THE Prime Minister himself could not make it that day. At a conference organised by the National Commission for Women in the last week of July, a few of us had been asked by the Commission to pose questions to the Prime Minister on his views regarding 33 percent reservation for women in Parliament and state assemblies. At the last minute we were informed that the Prime Minister could not keep his commitment and had sent his Minister for Social Welfare, Mr Ramoowalia, as a substitute.
I asked Mr Ramoowalia: “The United Front (UF) government has been rather quick to announce that they will introduce 33 percent reservation for women in Parliament and in the state assemblies, along with a 33 percent reservation in government jobs, through an amendment of the constitution. Why is it that the politicians who committed themselves to these measures have done nothing to enhance the participation of women within their respective parties? How can 33 percent reservation for women in Parliament and state assemblies work if there aren’t enough women active in parties, if the parties don’t have enough viable candidates to field? What measures of internal reform were these parties contemplating in order to include women in party decision making and leadership roles?”
Mr Ramoowalia graced me with an answer, which I must present in brief or I will have no space for anything else. He started off by saying, “I agree wholeheartedly with my sister, Madhu Kishwar, that social reform is the most important matter before us” then quickly launched into a sermon on what he thought were important issues for social reform. He advised the august gathering of women leaders and activists come from all over the country that women needed to be saved from three social evils — first and foremost from the dowry system. The second important evil women need to be saved from are “evil mothers-in-law.” And then he went on to describe how during his trip to England he had read a moving novel about the viciousness of an evil-hearted mother-in-law who made her daughter-in-law’s life miserable. Thereafter he launched into a vituperative but hilarious attack at a “new social evil” — the corrupt non-government organisations (NGOs). He warned women that in the name of helping them and other vulnerable sections of society, these greedy NGO leaders were actually exploiting women just like evil mothers-in-law do and lectured us on how our women needed to be saved from the evil designs of NGO leaders whose funds and grants his ministry was beginning to cut down. It is obvious that his answer had as little to do with my question as chalk with cheese.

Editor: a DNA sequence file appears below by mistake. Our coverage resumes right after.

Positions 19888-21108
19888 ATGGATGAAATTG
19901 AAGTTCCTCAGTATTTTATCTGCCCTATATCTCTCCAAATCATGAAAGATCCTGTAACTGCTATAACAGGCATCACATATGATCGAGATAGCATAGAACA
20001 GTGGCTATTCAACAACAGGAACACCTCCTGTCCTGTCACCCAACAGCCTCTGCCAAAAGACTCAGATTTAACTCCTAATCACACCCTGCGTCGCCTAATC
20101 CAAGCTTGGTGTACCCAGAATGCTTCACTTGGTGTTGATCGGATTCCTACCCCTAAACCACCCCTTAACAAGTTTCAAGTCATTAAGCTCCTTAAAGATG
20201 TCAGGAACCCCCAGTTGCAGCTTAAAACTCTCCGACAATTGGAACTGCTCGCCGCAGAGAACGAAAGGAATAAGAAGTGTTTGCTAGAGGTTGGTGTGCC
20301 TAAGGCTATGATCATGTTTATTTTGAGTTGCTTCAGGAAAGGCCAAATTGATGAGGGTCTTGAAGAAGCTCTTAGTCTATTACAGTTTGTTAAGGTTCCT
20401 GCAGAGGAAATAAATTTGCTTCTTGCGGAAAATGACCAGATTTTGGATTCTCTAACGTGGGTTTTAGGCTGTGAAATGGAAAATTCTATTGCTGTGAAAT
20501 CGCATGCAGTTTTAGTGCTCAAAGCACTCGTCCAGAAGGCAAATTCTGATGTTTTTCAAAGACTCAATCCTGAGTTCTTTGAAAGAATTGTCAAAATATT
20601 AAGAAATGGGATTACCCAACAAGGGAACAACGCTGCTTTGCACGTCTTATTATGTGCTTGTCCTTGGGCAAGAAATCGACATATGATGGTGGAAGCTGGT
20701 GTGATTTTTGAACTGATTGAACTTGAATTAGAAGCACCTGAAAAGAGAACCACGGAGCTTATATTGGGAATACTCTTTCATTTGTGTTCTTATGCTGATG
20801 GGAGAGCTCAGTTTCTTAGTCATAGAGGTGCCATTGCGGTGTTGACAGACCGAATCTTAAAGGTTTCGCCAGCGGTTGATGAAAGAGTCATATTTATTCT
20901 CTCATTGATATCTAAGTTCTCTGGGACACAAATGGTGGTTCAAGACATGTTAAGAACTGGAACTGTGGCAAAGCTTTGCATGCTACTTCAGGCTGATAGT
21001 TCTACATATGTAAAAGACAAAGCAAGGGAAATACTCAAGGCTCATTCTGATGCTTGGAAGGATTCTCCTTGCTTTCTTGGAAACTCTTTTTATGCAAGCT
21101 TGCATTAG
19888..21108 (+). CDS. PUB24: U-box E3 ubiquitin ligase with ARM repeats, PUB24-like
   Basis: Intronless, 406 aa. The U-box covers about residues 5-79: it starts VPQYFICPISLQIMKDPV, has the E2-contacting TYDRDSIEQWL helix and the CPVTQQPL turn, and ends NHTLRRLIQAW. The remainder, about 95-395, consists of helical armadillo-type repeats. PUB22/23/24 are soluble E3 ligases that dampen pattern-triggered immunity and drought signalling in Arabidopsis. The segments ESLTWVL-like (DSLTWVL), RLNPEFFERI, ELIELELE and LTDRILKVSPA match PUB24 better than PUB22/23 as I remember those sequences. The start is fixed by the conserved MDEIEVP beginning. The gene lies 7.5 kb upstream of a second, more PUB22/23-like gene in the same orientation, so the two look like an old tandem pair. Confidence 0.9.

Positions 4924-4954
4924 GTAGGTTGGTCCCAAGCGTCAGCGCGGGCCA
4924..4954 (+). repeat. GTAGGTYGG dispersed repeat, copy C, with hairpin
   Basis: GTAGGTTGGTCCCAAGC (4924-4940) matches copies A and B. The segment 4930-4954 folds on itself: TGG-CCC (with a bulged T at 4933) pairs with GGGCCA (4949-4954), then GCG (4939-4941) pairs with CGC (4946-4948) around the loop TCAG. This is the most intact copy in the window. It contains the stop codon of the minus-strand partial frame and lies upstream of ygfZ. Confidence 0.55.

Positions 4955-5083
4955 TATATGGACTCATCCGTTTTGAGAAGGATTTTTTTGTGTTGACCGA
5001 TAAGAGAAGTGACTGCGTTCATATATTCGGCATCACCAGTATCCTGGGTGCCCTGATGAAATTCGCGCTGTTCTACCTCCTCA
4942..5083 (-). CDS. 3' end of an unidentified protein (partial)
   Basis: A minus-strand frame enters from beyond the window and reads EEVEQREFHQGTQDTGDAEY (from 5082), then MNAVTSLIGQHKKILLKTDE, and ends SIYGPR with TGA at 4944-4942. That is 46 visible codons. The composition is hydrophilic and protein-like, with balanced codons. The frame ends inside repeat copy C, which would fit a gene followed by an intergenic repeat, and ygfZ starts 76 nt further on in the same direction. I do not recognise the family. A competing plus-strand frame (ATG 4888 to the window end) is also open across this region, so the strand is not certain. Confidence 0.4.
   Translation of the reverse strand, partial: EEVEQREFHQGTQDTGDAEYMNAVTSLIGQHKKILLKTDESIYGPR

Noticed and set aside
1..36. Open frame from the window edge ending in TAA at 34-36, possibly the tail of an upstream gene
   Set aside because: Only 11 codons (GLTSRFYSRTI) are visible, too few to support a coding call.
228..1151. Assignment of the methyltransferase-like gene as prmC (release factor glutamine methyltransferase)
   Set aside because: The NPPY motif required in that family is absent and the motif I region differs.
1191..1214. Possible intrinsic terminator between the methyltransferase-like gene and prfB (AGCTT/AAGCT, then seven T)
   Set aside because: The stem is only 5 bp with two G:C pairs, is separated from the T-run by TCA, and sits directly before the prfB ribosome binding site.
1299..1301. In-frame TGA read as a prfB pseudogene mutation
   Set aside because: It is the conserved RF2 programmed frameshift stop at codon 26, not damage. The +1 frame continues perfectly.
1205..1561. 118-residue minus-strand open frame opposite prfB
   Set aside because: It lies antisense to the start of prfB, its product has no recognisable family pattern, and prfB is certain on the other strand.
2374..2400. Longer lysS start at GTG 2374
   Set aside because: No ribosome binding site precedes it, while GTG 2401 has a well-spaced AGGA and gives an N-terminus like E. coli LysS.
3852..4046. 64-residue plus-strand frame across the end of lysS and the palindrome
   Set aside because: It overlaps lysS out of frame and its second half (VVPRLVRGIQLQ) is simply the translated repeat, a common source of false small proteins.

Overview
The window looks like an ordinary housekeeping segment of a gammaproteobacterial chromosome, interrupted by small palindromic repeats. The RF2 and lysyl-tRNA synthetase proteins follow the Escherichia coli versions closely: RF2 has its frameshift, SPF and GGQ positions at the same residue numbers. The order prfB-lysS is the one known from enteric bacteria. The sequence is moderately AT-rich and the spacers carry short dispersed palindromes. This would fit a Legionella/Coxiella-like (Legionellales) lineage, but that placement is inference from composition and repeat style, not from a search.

His skirting of my question shows how little thinking has been done by our political leaders about this vital measure to provide 33 percent reservation for women through a constitutional amendment.
If those in ministerial positions like Ramoowalia haven’t given a minute’s thought to this issue, one can imagine the paltry extent of discussion and debate that must have taken place among the top leaders as well as among ordinary party workers on the subject. Unfortunately, even women lobbyists and MPs who have campaigned in favour of reservations do not seem to have done the required homework before putting forward their demand. The proposed bill mindlessly follows the reservation scheme for women already in operation at the zilla parishad and panchayat level, which has by now demonstrated many inherent flaws and weaknesses. The new reservation bill fails to avoid those same mistakes.
The Magic Number
The provisions of the reservation bill as presented before the Parliament in the monsoon session can be summed up as follows:
- One-third of seats will be reserved for women in the Lok Sabha and state legislatures through a constitutional amendment.
-These reservations are meant for an indefinite period, unlike reservations for SCs and STs which lapse unless extended after every ten years.
-The reserved constituencies are to be determined through a lottery system. For SCs and STs, constituencies are reserved on the basis of population proportion. Constituencies with a high SC/ST population are selected for a period of time and are supposed to be delimited after some years. But since the population of women is evenly spread throughout the country, this formula cannot be applied for them. The lottery system will mean that before every election a different set of constituencies will be declared as reserved for women.
- There is also a provision for parallel reservations for SCs and STs, which is to say women belonging to SCs and STs will be getting one-third of seats reserved for people of that category — in other words there will be reservations within reservations.